Project Name: Reusable Solar PV Module Pallet (PVpallet)
Location: Kirksville, MO
DOE Award Amount: $500,000
Awardee Cost Share: $130,000
Principal Investigator: Luke Phelps
Project Summary: This project is developing a unique, recyclable solar module pallet used in the shipping process. The invention, known as PVpallet, will drastically reduce waste, protect solar module integrity and quality during transportation and distribution, increase warehouse storage capacity, and increase installation efficiency in the field. PVpallet would be a replacement for the traditional, single-use wood pallets. In the U.S. market alone, millions of wood pallets are being disposed of in landfills annually. This work will help to achieve a levelized cost of electricity of $0.03 per kilowatt-hour for solar energy.

Terabase Energy

Project Name: Autonomous Control System for PV Table Delivery and Placement
Location: Berkeley, CA
DOE Award Amount: $1,500,000
Awardee Cost Share: $710,000
Principal Investigator: Dan Cohen
Project Summary: In typical solar power plant construction, large quantities of materials are delivered and manually distributed across the land area for assembly and installation. Large power plants can include thousands of deliveries and millions of individual parts that must be assembled. This project aims to automate onsite material distribution and installation by developing sensors and embedded control systems for the autonomous collection and distribution of solar power plant equipment, including pre-assembled photovoltaic tables, to their installation location.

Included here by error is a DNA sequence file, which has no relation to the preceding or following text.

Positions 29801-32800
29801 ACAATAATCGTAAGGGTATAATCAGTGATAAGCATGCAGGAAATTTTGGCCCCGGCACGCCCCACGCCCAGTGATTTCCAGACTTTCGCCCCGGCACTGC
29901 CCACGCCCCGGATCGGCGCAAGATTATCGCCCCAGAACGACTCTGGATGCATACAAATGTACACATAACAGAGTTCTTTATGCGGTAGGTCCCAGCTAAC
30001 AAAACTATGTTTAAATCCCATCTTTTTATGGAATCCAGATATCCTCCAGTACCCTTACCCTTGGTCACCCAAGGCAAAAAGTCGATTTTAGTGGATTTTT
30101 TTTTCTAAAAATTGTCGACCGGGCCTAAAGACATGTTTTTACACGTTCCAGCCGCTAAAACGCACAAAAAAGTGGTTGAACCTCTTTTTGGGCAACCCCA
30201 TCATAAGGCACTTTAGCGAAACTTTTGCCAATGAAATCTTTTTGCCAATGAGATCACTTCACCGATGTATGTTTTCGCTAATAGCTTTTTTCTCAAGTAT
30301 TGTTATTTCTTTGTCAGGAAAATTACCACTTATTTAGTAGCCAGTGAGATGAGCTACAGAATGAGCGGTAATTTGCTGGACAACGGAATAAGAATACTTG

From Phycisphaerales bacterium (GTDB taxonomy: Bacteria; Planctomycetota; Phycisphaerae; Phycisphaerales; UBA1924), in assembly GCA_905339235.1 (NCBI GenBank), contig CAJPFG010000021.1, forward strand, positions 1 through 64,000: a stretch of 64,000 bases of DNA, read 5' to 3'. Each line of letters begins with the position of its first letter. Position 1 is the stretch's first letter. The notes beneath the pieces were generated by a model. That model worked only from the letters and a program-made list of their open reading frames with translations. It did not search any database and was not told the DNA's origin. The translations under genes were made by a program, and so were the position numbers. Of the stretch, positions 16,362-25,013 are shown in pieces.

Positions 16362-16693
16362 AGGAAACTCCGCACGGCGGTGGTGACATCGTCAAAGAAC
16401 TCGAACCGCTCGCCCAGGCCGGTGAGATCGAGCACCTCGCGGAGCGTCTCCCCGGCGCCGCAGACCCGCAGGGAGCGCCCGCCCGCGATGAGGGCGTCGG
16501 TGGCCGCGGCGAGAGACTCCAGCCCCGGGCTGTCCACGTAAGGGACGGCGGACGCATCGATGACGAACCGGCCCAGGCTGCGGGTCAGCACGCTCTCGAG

Toledo Solar

Project Name: Low-Cost Manufacturing of Semitransparent CdTe PV for Building Integration
Location: Perrysburg, OH
DOE Award Amount: $1,700,000
Awardee Cost Share: $630,000
Principal Investigator: Alvin Compaan
Project Summary: This project aims to drive innovations in U.S. building-integrated photovoltaics (BIPV) manufacturing with attractive, low-cost, high-efficiency solar windows, solar facades, and rooftop solar modules through manufacturing and module innovations in cadmium telluride solar technology. In order to integrate photovoltaics (PV) into the building envelope, the team is developing unique vertical vapor transport deposition methods in conjunction with pulsed laser ablation and novel module design and technology. The technical work will be coupled with developing aesthetics and building requisites with U.S. construction companies. The project will overcome technology hurdles and realize technology metrics sufficient to launch U.S. manufacturing of diverse PV products.

Yaskawa Solectria Solar

Project Name: The BREKTRIA 500 – A Breakthrough in Technology and Power Density for a 500 kW Utility-Scale String Inverter
Location: Lawrence, MA
DOE Award Amount: $2,000,000
Awardee Cost Share: $620,000
Principal Investigator: Miles Russell
Project Summary: This project is creating a state-of-the-art 500 kilowatt (kW) utility-scale string inverter that has unprecedented power density, record-setting efficiency, ultra-low cost potential, and a comprehensive suite of cutting-edge features. The BREKTRIA 500 will be storage-ready and have advanced cybersecurity hardening. Additionally, six of the inverters can be pre-assembled to create a 3 megawatt (MW) building block, for utility projects of any size! The BREKTRIA 500 builds on a laboratory prototype developed after years of research into silicon carbide converters. The cost target is $0.02 per watt and the efficiency target is 99%. Installation cost savings will be approximately $0.02 per watt compared to commercially available utility-scale string inverters.